Donald Lewis Kaufman
|Died||October 12, 2009 (aged 79)|
|Known for||Collector of antique toys|
|Spouse(s)||Faith Dichter (divorced)|
Sally Golden (until his death)
Donald Lewis Kaufman (8 October 1930 – 12 October 2009) was an American toy collector amassing millions of dollars' worth of antique items in his country home in western Massachusetts.
Donald Lewis Kaufman was born on 8 October 1930, in Pittsfield, Massachusetts, to Harry and Ruth Klein Kaufman. His father and uncle had previously started Kaufman Brothers, a wholesale candy store, in 1922. Kaufman was educated at the North Adams State College. He then did national service in the Army in the early 1950s. Afterwards he joined Kaufman Brothers.
Kaufman Brothers became a toy retailer in the 1970s, with the name Kay-Bee Toy & Hobby, later known as KB Toys. Kaufman served as vice president of the company and helped to expand the chain to shopping malls in nearly every U.S. state. Kaufman retired from his position as vice president in 1981.
Kaufman married Faith Dichter and they had three daughters. The marriage was eventually dissolved. He then married Sally Golden, who had two children from her previous marriage. Throughout his adult life he spent vacations touring toy fairs in the Northeast and in Europe and amassed a huge collection of antique toy cars and trucks.
Kaufman's important collection of antique toys included his first item, International Harvester Red Baby truck, purchased for $4 from a collector friend in 1950. The collection also included a working 1912 Märklin live-steam fire engine and he had more than 700 cars and trucks arranged on shelves in a four-level annex to his property. Other larger items included 40 pedal and oversized pressed-steel cars. The total size of the collection was estimated at 7,000 items, which he amassed with the help of his wife, Sally. "It was a team effort...It was one of my lifelong pleasures but when she came into my life 20-some years ago she partnered in it and enjoyed what we did just as much as I did. I couldn't have done this without her."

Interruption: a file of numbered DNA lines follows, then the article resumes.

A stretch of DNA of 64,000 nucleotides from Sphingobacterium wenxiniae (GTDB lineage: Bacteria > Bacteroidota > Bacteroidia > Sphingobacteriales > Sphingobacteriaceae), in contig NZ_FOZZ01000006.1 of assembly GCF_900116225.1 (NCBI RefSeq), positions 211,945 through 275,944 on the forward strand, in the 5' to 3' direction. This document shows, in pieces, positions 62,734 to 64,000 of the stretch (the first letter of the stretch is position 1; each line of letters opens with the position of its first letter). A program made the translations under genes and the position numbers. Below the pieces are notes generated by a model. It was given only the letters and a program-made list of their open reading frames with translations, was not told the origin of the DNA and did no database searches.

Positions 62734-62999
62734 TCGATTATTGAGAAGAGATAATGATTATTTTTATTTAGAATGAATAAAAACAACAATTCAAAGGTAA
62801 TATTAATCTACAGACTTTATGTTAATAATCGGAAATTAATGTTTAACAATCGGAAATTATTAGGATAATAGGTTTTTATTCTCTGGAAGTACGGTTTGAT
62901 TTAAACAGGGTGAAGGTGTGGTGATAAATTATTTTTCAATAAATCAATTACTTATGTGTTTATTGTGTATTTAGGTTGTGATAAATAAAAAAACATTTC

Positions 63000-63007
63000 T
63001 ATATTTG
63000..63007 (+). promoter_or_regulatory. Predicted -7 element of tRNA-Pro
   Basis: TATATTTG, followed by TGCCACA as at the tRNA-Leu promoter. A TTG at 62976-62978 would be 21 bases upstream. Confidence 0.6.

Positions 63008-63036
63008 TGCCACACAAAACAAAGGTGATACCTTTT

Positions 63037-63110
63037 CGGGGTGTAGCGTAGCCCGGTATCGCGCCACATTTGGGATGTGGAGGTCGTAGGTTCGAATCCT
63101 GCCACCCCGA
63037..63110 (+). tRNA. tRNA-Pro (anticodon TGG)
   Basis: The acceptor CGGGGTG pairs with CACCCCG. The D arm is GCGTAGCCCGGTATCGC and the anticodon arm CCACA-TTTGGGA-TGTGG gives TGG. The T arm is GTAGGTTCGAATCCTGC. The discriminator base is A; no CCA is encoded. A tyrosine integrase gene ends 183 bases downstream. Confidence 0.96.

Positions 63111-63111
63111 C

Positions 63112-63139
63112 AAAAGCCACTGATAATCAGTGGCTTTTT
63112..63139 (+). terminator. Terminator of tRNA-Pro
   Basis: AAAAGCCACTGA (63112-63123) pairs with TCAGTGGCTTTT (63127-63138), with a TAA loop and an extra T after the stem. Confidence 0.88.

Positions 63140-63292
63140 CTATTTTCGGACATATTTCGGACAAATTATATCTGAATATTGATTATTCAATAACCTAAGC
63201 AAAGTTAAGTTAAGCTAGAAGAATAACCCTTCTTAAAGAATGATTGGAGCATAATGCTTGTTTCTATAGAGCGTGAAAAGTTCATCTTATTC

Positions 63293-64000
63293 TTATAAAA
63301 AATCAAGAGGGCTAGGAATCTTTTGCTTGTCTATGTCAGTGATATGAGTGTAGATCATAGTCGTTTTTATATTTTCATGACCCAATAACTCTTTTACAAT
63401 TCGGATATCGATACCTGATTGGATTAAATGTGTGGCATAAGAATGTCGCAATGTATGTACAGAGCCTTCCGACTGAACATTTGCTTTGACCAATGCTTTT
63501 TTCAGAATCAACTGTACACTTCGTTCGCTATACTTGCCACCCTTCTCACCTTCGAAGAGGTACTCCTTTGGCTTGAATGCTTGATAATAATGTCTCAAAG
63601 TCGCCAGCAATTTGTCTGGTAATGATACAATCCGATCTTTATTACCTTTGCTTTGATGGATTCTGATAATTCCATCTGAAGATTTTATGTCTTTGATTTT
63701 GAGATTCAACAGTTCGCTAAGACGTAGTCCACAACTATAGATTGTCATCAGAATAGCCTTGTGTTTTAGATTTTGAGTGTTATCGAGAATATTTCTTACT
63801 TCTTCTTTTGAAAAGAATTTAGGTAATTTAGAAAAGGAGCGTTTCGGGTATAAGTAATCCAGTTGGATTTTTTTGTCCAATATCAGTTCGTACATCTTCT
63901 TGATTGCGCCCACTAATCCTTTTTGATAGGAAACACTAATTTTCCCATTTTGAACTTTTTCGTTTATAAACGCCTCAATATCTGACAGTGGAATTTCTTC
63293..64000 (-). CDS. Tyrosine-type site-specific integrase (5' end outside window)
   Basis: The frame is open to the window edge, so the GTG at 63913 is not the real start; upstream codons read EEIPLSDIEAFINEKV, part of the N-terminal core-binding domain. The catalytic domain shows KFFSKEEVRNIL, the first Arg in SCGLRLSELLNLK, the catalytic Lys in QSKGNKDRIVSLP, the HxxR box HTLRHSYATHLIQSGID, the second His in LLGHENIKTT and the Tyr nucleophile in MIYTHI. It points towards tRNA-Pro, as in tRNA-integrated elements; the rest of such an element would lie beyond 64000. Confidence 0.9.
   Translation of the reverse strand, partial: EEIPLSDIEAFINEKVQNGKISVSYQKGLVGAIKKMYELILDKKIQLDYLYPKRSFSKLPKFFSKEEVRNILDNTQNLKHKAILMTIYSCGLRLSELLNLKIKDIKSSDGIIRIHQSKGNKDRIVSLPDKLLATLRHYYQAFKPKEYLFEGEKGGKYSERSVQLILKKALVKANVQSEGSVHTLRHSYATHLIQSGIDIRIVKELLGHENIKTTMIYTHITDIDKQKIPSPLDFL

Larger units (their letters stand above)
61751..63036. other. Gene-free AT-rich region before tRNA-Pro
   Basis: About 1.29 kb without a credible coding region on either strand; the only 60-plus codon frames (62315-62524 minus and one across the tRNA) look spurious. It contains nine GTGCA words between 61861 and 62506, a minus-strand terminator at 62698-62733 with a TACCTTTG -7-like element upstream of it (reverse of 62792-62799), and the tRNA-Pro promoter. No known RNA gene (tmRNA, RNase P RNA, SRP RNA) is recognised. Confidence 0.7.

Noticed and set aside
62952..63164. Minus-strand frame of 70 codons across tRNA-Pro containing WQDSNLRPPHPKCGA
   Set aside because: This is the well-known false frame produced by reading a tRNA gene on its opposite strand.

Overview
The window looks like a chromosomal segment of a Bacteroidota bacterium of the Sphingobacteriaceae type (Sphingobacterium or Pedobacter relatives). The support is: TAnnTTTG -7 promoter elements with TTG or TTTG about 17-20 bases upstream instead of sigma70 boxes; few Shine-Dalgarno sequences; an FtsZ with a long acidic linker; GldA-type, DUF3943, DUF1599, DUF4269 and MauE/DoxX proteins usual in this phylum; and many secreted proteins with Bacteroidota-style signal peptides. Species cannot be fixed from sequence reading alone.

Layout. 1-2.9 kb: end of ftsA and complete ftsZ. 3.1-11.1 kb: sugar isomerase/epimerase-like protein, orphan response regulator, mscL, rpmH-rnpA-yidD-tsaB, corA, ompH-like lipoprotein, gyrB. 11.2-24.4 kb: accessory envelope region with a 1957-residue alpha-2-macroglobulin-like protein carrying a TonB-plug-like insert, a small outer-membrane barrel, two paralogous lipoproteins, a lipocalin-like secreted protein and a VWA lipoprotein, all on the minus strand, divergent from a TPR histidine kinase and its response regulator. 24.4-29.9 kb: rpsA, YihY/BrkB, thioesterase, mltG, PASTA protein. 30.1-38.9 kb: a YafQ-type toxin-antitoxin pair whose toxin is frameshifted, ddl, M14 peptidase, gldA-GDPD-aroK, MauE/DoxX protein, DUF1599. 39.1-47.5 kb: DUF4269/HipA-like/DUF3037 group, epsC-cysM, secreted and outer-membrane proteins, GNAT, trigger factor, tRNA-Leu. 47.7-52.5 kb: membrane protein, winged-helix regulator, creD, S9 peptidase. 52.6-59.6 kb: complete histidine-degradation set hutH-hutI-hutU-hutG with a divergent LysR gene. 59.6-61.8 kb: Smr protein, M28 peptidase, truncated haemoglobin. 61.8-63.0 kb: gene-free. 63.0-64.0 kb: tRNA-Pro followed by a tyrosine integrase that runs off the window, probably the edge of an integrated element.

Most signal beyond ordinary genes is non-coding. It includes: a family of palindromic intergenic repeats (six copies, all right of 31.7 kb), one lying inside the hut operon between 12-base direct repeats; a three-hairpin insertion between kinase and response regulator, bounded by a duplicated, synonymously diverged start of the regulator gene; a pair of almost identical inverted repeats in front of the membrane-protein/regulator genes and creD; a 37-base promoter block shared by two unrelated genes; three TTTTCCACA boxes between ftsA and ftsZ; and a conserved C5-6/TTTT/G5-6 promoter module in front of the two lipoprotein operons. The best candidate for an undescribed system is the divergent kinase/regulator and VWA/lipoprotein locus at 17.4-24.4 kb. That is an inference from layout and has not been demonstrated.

In March 2009, about a fifth of his collection had been sold at auction by Bertoia Auctions for $4.2 million. In September a further 1,100 toys brought in an estimated $3 million. At the time of the first sale, Jeanne Bertoia stated it would take a series of 4-6 sales to sell the entire collection. Kaufman said, "It's time for me to sell."
- Dennis Hevesi (17 October 2009). "Donald Kaufman, Collector of Toy Cars, Dies at 79". The New York Times. Retrieved 14 February 2019.
- "Donald Kaufman collection steps into the spotlight March 19–21 at Bertoia's". Live Auctioneers. 13 February 2009. Archived from the original on 15 February 2009.
- Eric Bradley (9 September 2009). "King of Toys: Donald Kaufman reflects on a lifetime of collecting".
- "Bertoia Auctions chosen to sell Donald Kaufman collection of antique automotive, comic character and European wind-up toys". Live Auctioneers. 20 June 2008.